Thousands of Spaniards came to West Virginia in the early part of the 20th century to work in the then-booming coal mines of the region. Avelino Cartelle, Manuel Basquez, and Cayetano Hidalgo were three such men. In the winter issue of GOLDENSEAL magazine, Tom Hidalgo, the grandson of Cayetano Hidalgo, recounts the experiences of these and other Spaniards who settled in southern West Virginia.
In the article titled, “En las montañas: Spaniards in Southern West Virginia,” Hidalgo shares the stories of the dreams, events, and the promise of work that led many Spaniards to West Virginia. Some, like Basquez, came to join family. Some came by way of other places. Frank Troitiño worked as a construction worker building the Pentagon in Washington, D.C. Francisco Ubeda Guirado worked on the Panama Canal. Manuel Marquéz Cabrera worked in a Chicago meat packing plant. John Ubeda, at age 5, came with his family and begin working in the mines at age 12.
The Spaniards brought their rich family heritage, culture, and traditions with them to Raleigh, Fayette, Logan, and neighboring counties. They built businesses and houses, and they raised families. In 1938 they formed Ateneo Español, an organization to promote the interest and general welfare of Spaniards in the Beckley area. Today, the organization continues to be an important part of their lives and heritage.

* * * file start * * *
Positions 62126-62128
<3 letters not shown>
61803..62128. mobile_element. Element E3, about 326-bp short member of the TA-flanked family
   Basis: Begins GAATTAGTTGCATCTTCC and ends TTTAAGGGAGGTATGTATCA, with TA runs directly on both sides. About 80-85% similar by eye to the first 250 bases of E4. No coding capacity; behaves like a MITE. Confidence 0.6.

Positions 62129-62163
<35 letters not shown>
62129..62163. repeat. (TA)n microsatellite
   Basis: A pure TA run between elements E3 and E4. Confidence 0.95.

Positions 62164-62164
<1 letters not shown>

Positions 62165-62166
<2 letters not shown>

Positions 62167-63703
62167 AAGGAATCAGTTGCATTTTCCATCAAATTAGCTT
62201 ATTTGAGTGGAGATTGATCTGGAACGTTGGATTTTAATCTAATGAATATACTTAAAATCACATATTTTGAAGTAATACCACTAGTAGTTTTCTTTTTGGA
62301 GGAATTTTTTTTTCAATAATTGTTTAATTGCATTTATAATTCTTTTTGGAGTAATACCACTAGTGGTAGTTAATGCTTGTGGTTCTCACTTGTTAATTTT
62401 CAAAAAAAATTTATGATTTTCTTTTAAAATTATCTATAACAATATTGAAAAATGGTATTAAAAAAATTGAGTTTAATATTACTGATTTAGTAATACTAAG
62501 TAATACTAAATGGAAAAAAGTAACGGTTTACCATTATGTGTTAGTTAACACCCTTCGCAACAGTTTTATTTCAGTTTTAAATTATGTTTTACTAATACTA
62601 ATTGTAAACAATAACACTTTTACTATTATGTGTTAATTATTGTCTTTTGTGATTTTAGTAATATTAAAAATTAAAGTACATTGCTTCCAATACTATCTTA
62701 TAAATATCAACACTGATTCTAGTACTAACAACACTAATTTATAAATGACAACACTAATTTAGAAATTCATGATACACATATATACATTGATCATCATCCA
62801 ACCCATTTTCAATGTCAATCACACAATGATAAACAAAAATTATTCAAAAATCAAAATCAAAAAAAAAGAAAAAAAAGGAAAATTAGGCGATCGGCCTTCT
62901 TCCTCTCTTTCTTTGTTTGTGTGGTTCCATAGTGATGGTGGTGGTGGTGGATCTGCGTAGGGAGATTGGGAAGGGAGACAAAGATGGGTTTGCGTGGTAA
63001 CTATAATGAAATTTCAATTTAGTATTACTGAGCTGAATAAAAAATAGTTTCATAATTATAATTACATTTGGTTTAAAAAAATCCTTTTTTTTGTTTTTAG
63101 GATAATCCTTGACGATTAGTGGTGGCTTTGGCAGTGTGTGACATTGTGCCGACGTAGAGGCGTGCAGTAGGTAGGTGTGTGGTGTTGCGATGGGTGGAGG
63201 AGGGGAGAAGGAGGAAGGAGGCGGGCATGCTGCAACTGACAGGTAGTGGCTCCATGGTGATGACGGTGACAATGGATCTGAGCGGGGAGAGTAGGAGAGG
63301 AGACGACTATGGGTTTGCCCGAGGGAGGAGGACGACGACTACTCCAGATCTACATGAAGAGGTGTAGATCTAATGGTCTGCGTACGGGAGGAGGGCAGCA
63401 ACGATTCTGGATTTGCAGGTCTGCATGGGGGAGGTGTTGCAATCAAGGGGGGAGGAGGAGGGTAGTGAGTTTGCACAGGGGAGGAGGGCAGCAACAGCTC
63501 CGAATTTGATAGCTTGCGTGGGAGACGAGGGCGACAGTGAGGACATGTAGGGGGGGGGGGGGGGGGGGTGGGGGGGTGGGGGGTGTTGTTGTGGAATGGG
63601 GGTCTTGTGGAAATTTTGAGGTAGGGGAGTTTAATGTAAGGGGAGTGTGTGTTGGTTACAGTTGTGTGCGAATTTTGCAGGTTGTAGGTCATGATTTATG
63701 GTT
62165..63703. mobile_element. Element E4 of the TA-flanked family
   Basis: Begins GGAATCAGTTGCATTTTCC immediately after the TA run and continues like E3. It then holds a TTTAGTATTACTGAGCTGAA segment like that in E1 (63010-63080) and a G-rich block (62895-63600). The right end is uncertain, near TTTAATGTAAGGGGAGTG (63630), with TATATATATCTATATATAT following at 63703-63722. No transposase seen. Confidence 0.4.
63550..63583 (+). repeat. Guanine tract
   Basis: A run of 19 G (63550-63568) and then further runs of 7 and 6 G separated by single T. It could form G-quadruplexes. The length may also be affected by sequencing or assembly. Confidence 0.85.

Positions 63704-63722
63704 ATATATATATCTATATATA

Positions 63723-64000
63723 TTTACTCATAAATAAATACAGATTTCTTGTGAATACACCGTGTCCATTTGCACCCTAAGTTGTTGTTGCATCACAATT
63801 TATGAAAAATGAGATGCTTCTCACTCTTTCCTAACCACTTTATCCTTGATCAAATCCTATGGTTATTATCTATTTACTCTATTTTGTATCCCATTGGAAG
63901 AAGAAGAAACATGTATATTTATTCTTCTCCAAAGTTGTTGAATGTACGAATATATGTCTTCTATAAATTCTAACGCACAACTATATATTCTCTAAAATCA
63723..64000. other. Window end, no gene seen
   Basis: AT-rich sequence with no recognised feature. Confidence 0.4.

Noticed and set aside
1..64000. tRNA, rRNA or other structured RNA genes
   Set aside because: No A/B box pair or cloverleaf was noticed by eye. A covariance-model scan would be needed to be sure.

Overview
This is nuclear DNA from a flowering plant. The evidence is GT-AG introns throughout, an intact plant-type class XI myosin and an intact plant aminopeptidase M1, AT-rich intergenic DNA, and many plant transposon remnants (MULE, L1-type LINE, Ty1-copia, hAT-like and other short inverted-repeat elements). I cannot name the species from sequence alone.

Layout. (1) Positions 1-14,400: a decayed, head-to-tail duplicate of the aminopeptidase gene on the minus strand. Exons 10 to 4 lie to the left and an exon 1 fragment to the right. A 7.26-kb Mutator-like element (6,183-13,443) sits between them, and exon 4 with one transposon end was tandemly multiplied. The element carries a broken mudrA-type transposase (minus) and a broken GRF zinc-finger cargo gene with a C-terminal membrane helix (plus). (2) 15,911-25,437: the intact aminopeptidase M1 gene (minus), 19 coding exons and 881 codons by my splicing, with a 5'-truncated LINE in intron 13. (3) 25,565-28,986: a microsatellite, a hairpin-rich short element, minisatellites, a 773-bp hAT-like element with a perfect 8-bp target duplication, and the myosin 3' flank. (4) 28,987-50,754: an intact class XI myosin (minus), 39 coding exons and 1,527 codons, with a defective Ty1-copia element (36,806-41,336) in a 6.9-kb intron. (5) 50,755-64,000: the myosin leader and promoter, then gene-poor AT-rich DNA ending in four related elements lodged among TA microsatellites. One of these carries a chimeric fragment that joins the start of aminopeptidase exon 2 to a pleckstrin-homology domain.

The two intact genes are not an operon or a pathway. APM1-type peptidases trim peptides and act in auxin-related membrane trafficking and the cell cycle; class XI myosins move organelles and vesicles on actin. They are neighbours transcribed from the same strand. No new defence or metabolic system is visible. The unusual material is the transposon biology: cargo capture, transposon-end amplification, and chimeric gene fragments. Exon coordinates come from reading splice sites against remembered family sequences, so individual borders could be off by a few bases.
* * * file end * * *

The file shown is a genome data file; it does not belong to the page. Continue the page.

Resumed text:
The fall issue of GOLDENSEAL, due out December 5, also includes articles about the USS West Virginia, Taylor County’s color guard of retired veterans, the history of WSAZ radio, and the Air-Ola Radio Company of Huntington.
GOLDENSEAL is West Virginia’s magazine of traditional life and is a quarterly publication of the West Virginia Division of Culture and History. It is available for $4.95 from Bookland at Cross Roads Mall, Tamarack, or by calling (304)558-0220, extension 153.